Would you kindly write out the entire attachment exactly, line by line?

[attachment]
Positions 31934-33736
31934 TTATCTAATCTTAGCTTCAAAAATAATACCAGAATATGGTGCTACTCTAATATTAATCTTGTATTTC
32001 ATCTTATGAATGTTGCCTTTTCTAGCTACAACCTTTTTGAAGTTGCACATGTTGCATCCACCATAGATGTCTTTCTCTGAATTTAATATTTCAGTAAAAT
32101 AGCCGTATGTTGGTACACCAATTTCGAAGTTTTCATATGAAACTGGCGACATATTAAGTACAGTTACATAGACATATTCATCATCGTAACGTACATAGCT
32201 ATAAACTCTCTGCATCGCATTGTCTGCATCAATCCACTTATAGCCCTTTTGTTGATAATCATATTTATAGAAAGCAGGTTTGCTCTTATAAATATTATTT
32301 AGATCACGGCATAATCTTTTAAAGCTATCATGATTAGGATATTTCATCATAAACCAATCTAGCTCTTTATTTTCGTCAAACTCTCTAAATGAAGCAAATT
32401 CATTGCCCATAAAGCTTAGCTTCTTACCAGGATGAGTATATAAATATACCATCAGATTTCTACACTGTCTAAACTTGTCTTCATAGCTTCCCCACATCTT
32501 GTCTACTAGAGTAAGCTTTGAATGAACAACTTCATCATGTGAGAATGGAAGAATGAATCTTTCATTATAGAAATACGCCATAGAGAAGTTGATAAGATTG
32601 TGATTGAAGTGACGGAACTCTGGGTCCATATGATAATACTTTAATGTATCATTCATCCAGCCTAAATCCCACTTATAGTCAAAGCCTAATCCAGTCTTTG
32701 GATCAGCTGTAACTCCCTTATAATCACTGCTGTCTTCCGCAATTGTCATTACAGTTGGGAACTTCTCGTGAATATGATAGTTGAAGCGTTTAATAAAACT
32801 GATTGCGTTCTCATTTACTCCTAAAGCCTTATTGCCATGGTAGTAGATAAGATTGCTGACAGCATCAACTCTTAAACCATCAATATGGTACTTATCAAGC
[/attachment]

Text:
Positions 31934-33736
31934 TTATCTAATCTTAGCTTCAAAAATAATACCAGAATATGGTGCTACTCTAATATTAATCTTGTATTTC
32001 ATCTTATGAATGTTGCCTTTTCTAGCTACAACCTTTTTGAAGTTGCACATGTTGCATCCACCATAGATGTCTTTCTCTGAATTTAATATTTCAGTAAAAT
32101 AGCCGTATGTTGGTACACCAATTTCGAAGTTTTCATATGAAACTGGCGACATATTAAGTACAGTTACATAGACATATTCATCATCGTAACGTACATAGCT
32201 ATAAACTCTCTGCATCGCATTGTCTGCATCAATCCACTTATAGCCCTTTTGTTGATAATCATATTTATAGAAAGCAGGTTTGCTCTTATAAATATTATTT
32301 AGATCACGGCATAATCTTTTAAAGCTATCATGATTAGGATATTTCATCATAAACCAATCTAGCTCTTTATTTTCGTCAAACTCTCTAAATGAAGCAAATT
32401 CATTGCCCATAAAGCTTAGCTTCTTACCAGGATGAGTATATAAATATACCATCAGATTTCTACACTGTCTAAACTTGTCTTCATAGCTTCCCCACATCTT
32501 GTCTACTAGAGTAAGCTTTGAATGAACAACTTCATCATGTGAGAATGGAAGAATGAATCTTTCATTATAGAAATACGCCATAGAGAAGTTGATAAGATTG
32601 TGATTGAAGTGACGGAACTCTGGGTCCATATGATAATACTTTAATGTATCATTCATCCAGCCTAAATCCCACTTATAGTCAAAGCCTAATCCAGTCTTTG
32701 GATCAGCTGTAACTCCCTTATAATCACTGCTGTCTTCCGCAATTGTCATTACAGTTGGGAACTTCTCGTGAATATGATAGTTGAAGCGTTTAATAAAACT
32801 GATTGCGTTCTCATTTACTCCTAAAGCCTTATTGCCATGGTAGTAGATAAGATTGCTGACAGCATCAACTCTTAAACCATCAATATGGTACTTATCAAGC